- To what extent do the proposals involve a moral hazard and how could eurobond schemes be designed to minimise this problem?
- Examine German objections to the issue of eurobonds.
- Does the global power of bond markets prevent countries (including non-eurozone ones, such as the UK and USA) from using fiscal policy to avert the slide back into recession?
If you are an Irish resident, you may be feeling very worried! As Irish debt levels reach new heights, the bill will once again fall on the tax payer. Irish government borrowing is almost 12% of GDP, but with two key banks requiring a bail out, government borrowing is expected to treble this figure to some 32% of GDP. The Anglo-Irish bank requires approximately £30 billion and Allied Irish also requires more cash. The Irish Finance Minister said:
‘The state has to downsize these institutions to prevent them becoming a systemic threat to the state itself.’
The Irish have already faced a round of austerity cuts and with the latest banking catastrophe, the next round is about to start. There are concerns that the Irish economy could move into a downward spiral, with more money being removed from the economy causing more people to lose their jobs, which will weaken public finances further and mean that more borrowing will then be required. It is hardly surprising to find a pessimistic mood on the streets of Ireland.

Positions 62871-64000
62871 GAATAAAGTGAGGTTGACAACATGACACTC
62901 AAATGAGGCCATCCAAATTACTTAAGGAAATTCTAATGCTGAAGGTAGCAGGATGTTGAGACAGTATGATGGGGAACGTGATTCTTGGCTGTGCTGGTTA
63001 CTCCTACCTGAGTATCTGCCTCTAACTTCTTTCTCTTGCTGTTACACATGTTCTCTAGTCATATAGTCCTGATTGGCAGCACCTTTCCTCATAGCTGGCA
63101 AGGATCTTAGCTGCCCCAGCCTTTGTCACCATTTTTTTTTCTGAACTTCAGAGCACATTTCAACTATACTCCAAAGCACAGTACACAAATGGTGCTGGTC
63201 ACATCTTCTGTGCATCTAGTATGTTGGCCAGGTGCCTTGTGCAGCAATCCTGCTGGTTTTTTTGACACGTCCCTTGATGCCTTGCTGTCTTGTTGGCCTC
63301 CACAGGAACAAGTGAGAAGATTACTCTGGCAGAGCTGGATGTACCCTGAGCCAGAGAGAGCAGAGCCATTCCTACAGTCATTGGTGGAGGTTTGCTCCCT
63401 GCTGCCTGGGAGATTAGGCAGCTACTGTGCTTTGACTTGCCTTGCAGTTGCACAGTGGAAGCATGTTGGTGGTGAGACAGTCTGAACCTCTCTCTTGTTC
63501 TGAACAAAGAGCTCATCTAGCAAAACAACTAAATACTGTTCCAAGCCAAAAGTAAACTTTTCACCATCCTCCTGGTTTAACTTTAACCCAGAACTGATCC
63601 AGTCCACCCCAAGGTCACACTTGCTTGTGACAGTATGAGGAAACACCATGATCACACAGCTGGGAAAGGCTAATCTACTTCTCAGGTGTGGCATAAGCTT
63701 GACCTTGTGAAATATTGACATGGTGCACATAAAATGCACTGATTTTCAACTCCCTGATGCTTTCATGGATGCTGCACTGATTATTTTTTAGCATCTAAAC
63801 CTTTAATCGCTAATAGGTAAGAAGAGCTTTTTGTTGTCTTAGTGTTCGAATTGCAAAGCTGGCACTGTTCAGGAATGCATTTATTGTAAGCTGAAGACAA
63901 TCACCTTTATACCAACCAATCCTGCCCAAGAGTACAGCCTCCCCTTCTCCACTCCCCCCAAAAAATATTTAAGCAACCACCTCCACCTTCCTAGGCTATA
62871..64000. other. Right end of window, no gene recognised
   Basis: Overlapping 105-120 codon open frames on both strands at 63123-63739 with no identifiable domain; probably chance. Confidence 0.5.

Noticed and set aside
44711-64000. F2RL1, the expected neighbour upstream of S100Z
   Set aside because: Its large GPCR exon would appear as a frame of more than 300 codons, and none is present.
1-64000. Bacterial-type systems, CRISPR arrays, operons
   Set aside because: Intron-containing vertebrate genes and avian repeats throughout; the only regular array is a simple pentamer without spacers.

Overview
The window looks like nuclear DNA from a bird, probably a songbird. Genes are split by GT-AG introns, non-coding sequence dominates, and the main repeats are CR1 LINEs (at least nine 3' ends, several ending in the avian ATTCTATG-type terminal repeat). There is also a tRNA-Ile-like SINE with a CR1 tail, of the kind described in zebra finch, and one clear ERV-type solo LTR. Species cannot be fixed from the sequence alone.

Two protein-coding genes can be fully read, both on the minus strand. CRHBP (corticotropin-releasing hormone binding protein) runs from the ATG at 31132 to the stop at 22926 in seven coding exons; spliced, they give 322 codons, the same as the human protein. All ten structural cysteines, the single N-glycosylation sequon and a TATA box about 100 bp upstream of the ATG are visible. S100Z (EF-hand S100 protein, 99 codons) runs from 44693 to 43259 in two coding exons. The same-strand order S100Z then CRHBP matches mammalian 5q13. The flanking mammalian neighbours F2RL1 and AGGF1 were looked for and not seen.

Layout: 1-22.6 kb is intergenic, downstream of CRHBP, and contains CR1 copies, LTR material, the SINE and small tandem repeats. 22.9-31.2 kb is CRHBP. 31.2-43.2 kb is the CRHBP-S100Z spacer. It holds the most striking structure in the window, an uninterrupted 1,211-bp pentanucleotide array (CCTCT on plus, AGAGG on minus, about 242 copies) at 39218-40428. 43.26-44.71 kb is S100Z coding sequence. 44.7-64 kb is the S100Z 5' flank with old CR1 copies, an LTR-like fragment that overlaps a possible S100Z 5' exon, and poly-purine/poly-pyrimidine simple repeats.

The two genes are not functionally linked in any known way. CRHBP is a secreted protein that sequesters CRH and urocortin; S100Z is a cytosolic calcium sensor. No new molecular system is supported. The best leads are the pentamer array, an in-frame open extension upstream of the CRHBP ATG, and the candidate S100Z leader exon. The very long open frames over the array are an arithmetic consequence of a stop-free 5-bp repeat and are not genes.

However, with a new interdependent world, this crisis will not only be felt by Ireland. The UK exports a large amount to Ireland – more than to Spain or Italy. With Irish tax-payers facing higher burdens and unemployment still relatively high, UK exporters may feel the squeeze. Other countries on the periphery of Europe, such as Portugal, Greece and even Spain are also feeling the pressure. There are concerns of a ‘two-speed Europe’. Below are some articles about the Irish crisis. Do a search and see if you can find any information on the problems in Greece, Spain or Portugal.
Ireland: a problem soon to be shared BBC News blogs, Stephanomics, Stephanie Flanders (30/9/10)
European recovery hope grows despite Ireland’s swelling deficit Guardian, Richard Wachman (30/9/10)
Ireland bank rescue spurs global debt concerns The World Today (ABC News), Peter Ryan (30/10/10)
Irish debt yields in new record despite better job data BBC News (28/9/10)
Euro Govt-bonds fall after overdone rally on Ireland, Spain Reuters (30/9/10)
Ireland’s love affair with masochism Telegraph, Jeremy Warner (30/9/10)
EU austerity drive country by country BBC News (30/9/10)
Anglo-Irish was ‘systemic threat’ BBC News (30/9/10)
- What do we mean by government borrowing?
- With such high levels of government debt, what would you expect to happen to interest rates on government debt? Explain your answer.
- When deciding whether or not to bail out the banks, what process could a government use?
- The Irish Finance Minister talks about the institutions becoming a ‘systemic threat’. What does he mean by this?
- Why might the UK economy suffer from the problems in Ireland?
- To what extent do you agree that there is a two-speed Europe, with the core economies, such as France and Germany making good economic progress, but the peripheral economies still suffering from the effects of recession?
- How might the situation in Ireland affect other members of Europe? Will there be an impact on the euro exchange rate?